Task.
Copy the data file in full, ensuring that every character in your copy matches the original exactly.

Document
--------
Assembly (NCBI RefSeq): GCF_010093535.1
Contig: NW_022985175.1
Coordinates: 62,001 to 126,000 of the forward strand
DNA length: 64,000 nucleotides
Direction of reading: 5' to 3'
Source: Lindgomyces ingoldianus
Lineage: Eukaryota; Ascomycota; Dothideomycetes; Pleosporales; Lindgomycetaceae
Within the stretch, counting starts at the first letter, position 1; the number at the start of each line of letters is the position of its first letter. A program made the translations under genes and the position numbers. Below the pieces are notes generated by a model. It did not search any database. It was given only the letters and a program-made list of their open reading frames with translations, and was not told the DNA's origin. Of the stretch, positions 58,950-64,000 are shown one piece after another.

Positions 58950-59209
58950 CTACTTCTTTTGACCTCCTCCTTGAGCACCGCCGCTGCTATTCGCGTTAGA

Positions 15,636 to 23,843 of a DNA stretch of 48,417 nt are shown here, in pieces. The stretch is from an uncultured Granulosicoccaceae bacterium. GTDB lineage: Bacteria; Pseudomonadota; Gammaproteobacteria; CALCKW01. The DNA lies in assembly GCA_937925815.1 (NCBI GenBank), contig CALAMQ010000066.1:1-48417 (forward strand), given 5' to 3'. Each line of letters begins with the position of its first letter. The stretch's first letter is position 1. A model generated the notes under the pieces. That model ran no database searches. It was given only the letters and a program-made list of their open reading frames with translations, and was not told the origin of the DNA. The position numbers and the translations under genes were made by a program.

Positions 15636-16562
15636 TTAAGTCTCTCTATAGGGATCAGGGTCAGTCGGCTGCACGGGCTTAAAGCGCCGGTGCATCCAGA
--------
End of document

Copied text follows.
Assembly (NCBI RefSeq): GCF_010093535.1
Contig: NW_022985175.1
Coordinates: 62,001 to 126,000 of the forward strand
DNA length: 64,000 nucleotides
Direction of reading: 5' to 3'
Source: Lindgomyces ingoldianus
Lineage: Eukaryota; Ascomycota; Dothideomycetes; Pleosporales; Lindgomycetaceae
Within the stretch, counting starts at the first letter, position 1; the number at the start of each line of letters is the position of its first letter. A program made the translations under genes and the position numbers. Below the pieces are notes generated by a model. It did not search any database. It was given only the letters and a program-made list of their open reading frames with translations, and was not told the DNA's origin. Of the stretch, positions 58,950-64,000 are shown one piece after another.

Positions 58950-59209
58950 CTACTTCTTTTGACCTCCTCCTTGAGCACCGCCGCTGCTATTCGCGTTAGA

Positions 15,636 to 23,843 of a DNA stretch of 48,417 nt are shown here, in pieces. The stretch is from an uncultured Granulosicoccaceae bacterium. GTDB lineage: Bacteria; Pseudomonadota; Gammaproteobacteria; CALCKW01. The DNA lies in assembly GCA_937925815.1 (NCBI GenBank), contig CALAMQ010000066.1:1-48417 (forward strand), given 5' to 3'. Each line of letters begins with the position of its first letter. The stretch's first letter is position 1. A model generated the notes under the pieces. That model ran no database searches. It was given only the letters and a program-made list of their open reading frames with translations, and was not told the origin of the DNA. The position numbers and the translations under genes were made by a program.

Positions 15636-16562
15636 TTAAGTCTCTCTATAGGGATCAGGGTCAGTCGGCTGCACGGGCTTAAAGCGCCGGTGCATCCAGA